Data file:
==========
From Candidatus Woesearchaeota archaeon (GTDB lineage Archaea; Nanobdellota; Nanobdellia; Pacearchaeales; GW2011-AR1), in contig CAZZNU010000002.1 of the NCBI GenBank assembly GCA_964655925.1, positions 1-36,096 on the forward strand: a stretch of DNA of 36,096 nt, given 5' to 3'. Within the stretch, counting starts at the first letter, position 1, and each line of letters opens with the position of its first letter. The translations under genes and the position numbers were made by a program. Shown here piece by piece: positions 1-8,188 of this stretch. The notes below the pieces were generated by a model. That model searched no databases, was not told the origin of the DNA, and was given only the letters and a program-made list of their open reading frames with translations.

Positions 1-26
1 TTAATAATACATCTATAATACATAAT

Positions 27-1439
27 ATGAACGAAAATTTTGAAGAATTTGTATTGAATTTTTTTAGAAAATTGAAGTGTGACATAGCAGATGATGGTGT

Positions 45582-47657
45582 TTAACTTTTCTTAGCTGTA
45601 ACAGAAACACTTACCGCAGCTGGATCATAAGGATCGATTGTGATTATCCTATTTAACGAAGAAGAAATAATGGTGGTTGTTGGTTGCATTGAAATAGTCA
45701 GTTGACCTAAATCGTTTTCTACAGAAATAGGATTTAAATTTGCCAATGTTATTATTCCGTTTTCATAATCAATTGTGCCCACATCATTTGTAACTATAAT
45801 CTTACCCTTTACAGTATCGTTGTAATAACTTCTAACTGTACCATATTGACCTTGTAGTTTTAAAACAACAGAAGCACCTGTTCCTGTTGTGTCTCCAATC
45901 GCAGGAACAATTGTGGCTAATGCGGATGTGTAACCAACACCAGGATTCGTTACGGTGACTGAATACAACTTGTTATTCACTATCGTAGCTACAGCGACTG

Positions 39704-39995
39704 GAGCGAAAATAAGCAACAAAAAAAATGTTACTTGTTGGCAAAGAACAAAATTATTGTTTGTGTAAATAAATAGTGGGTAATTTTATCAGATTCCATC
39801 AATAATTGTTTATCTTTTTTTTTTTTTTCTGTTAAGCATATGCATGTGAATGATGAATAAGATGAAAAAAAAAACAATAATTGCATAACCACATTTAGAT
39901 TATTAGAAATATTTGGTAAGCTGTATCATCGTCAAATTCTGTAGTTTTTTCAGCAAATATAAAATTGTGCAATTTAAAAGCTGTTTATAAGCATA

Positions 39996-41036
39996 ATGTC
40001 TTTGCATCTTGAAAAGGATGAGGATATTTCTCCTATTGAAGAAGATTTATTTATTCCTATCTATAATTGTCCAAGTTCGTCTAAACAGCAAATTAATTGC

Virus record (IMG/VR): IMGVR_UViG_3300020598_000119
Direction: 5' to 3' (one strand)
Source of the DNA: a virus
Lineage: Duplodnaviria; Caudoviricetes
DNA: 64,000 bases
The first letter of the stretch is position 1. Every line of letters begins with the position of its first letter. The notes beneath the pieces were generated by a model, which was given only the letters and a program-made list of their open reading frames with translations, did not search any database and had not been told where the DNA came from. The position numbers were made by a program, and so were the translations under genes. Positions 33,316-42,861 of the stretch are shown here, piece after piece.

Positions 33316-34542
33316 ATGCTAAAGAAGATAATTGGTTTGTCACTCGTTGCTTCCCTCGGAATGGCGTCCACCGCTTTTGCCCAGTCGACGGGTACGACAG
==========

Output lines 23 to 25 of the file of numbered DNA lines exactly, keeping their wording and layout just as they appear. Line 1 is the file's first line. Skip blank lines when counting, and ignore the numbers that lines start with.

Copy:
DNA: 64,000 bases
The first letter of the stretch is position 1. Every line of letters begins with the position of its first letter. The notes beneath the pieces were generated by a model, which was given only the letters and a program-made list of their open reading frames with translations, did not search any database and had not been told where the DNA came from. The position numbers were made by a program, and so were the translations under genes. Positions 33,316-42,861 of the stretch are shown here, piece after piece.

Positions 33316-34542